DNA Sequencing

The double-stranded DNA samples were sonicated (Covaris, Inc) to generate fragments, which were converted into blunt ends using T4 DNA polymerase and Klenow enzyme. Next, Klenow Exo was used to extend blunt ends to facilitate ligation to the adaptors (Illumina TruSeq kit, or NuGen). Ligated DNA was size-selected on a 2% agarose gel: fragments of 250–350 bp were excised and recovered with QIAquick Gel Extraction Kit (Qiagen), and PCR-amplified to produce the final DNA library. Samples were multiplexed at 6–12 per lane, and 5 pmol of DNA was loaded onto an additional lane of the sequencing chip for cluster generation. φX174 DNA served as a control. The sequencer was operated in paired-end mode, with the reaction running for enough cycles to generate two reads (51–54 bp each) and a multiplexing barcode for each fragment. Each tile on the chip was imaged at different wavelengths to excite the base-specific fluorophores. Image analysis and base-calling was done with the Illumina Offline Basecaller software v1.8, which generated 5–10 million reads per sample.

Comparative genome assembly similar to that described in [31] was performed, using M. tuberculosis H37Rv genome as the reference sequence. The reads generated for each strain were mapped against the reference sequence (allowing up to 2 mismatches and no gaps). Paired-end constraints were applied, requiring both reads of a fragment to map to within 500 bp of each other. We identified sites where the consensus base from overlapping reads differed from the expected base in the reference sequence, and sites where coverage was low or had heterogeneous bases, before using a contig-building algorithm to construct local sequences of approximately 200 bp spanning each site to resolve the sites into single nucleotide polymorphisms or insertion-deletions.

Multiplex allele-specific PCR (MAS-PCR)

A MAS-PCR assay [11] was adapted to detect the five most common INH and RIF-associated mutations, which are located at katG codon 315, mabA-inhA:-15, and rpoB codons 516, 526 and 531 [32], [33], [34]. Five allele-specific primers and three paired primers (Table 2) were combined into a single PCR reaction to yield distinct PCR banding patterns that can accurately detect mutations confirmed by DNA sequencing. In order to improve sensitivity, two allele-specific primers were extended by a base each, placing the most common point mutation at the second base from the 3′ end. If the targeted location is wild-type, the allele-specific fragment is amplified, yielding a visible band. Conversely, a mutation at the targeted location prevents allele-specific amplification. An INH- and RIF-susceptible isolate will yield five bands (293 bp, 270 bp, 218 bp, 180 bp, and 175 bp), while mutations at any of the five locations will result in missing bands (Figure 3).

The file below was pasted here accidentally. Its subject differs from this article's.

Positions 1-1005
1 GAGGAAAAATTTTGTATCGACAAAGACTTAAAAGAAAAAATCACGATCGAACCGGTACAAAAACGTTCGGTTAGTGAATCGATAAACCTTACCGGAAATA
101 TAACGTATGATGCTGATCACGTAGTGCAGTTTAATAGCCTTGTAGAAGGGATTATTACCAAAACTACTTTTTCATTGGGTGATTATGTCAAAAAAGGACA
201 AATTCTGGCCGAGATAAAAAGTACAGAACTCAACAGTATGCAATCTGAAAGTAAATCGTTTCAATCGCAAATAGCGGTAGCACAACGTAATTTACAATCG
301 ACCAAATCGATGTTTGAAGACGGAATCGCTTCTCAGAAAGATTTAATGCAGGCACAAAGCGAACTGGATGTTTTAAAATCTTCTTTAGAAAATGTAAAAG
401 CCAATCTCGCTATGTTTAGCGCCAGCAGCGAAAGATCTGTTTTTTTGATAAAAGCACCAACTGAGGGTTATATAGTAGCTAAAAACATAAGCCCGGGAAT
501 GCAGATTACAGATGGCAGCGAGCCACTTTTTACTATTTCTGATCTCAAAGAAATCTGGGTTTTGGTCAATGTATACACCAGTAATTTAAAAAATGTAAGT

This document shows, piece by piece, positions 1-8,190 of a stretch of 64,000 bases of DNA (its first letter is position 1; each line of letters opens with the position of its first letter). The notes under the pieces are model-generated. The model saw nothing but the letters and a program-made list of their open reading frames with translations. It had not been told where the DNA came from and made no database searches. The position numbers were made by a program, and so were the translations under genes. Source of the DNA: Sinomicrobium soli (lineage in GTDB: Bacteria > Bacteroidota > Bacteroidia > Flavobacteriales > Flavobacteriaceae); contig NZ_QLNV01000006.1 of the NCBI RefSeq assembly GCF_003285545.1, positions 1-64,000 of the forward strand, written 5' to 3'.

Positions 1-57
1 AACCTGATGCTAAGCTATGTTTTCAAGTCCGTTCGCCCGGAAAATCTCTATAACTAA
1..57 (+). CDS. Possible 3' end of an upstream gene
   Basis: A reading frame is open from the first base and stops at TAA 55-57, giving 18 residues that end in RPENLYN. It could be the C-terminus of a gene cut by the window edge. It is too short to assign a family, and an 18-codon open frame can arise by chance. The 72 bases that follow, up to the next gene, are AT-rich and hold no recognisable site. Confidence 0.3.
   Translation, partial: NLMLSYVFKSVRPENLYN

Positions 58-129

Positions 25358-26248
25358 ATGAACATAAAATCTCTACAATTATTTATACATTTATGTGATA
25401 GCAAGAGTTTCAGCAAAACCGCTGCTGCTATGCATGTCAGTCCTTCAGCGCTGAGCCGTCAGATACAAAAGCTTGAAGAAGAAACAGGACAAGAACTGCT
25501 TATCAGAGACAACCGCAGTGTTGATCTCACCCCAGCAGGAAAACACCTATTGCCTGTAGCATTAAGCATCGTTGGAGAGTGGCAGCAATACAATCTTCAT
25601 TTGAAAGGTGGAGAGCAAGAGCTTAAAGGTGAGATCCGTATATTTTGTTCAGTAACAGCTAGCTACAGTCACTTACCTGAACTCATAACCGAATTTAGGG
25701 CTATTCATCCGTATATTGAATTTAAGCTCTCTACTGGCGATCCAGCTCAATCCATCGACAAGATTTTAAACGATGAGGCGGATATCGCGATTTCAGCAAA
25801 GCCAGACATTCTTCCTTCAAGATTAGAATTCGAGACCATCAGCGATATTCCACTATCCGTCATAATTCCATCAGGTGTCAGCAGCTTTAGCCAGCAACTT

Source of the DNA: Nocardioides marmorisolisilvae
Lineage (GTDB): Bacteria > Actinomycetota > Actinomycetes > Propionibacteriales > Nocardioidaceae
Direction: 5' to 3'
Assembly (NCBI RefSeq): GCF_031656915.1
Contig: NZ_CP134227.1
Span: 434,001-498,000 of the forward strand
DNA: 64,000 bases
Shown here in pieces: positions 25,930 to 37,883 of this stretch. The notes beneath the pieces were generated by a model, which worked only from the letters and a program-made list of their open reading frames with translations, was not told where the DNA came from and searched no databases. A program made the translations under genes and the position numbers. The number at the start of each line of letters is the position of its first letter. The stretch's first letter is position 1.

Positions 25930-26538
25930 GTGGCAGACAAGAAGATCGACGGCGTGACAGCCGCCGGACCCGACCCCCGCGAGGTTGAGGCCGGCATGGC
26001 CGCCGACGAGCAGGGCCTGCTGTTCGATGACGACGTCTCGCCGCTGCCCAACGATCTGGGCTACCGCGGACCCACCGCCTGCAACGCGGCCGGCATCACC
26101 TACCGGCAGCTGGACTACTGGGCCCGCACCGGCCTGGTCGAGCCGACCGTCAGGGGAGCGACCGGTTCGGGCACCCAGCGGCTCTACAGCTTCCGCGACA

The reaction mix contained the following primers: rpoB516 (1 pmol), rpoB526 (5 pmol), rpoB531 (32.5 pmol), RIRm (30 pmol), katgOF (1 pmol), katg5R (1 pmol), inhAP-15 (6 pmol) and inhAPF (6 pmol). The other reagents were 10× PCR reaction buffer (2.5 µl), 50 mM MgCl2 (2 µl), 10 mM dNTP mixture (0.5 µl), 5 U/µl Taq Polymerase (0.1 µl), DNA template (20 ng), and PCR-grade water to obtain a final volume of 25 µl. The thermocycling parameters consisted of an initial denaturation at 96°C for 3 min, 25 cycles of 95°C for 50 s, 68°C for 40 s, and 72°C for 60 s, and a final extension at 72°C for 7 min. The PCR products were examined for banding patterns by 2.5% UltraPure Agarose (Invitrogen) gel electrophoresis in 1× Tris-Borate-EDTA buffer under UV light.

Evaluation of the MAS-PCR assay

DST, DNA sequencing, MAS-PCR results were compared to determine how each technique performed in detecting INH and RIF resistance. Sensitivity and specificity were calculated for each pairwise comparison. The reproducibility of MAS-PCR was also evaluated by performing the assay at each institution in triplicate for each isolate.


We are grateful to all members of the 14 health regions that make up the PNCTB in Panama, for providing the isolates used in this study, especially Dr. Cecilia Arango and Ms. Clara Torres. We wish to thank Franklin Gonzalez and Samantha Rosas for technical assistance. We also would like to acknowledge Dr. Markela Quinzada, Director of Central Reference Laboratory of Public Health, who endorsed this study.

Author Contributions

Conceived and designed the experiments: PCK FL TRI JCS JMP JB. Performed the experiments: B-SC FL DR AH EYK CS ETC PN VE. Analyzed the data: B-SC FL AH EYK PN VE. Contributed reagents/materials/analysis tools: PCK TRI JCS JB JMP. Wrote the paper: B-SC FL AH EYK TRI PCK.


  1. 1. World Health Organization (2011) WHO report 2011: global tuberculosis control.
  2. 2. O'Brien RJ, Nunn PP (2001) The need for new drugs against tuberculosis. Obstacles, opportunities, and next steps. Am J Respir Crit Care Med 163: 1055–1058.
  3. 3. Aristimuno L, Armengol R, Cebollada A, Espana M, Guilarte A, et al. (2006) Molecular characterisation of Mycobacterium tuberculosis isolates in the First National Survey of Anti-tuberculosis Drug Resistance from Venezuela. BMC Microbiol 6: 90.
  4. 4. Dalla Costa ER, Ribeiro MO, Silva MS, Arnold LS, Rostirolla DC, et al. (2009) Correlations of mutations in katG, oxyR-ahpC and inhA genes and in vitro susceptibility in Mycobacterium tuberculosis clinical strains segregated by spoligotype families from tuberculosis prevalent countries in South America. BMC Microbiol 9: 39.
  5. 5. Hofling CC, Pavan EM, Giampaglia CM, Ferrazoli L, Aily DC, et al. (2005) Prevalence of katG Ser315 substitution and rpoB mutations in isoniazid-resistant Mycobacterium tuberculosis isolates from Brazil. Int J Tuberc Lung Dis 9: 87–93.
  6. 6. 29 February. 2012 US Census Bureau. The hispanic population: 2010. C2010BR-04. Accessed. Available at: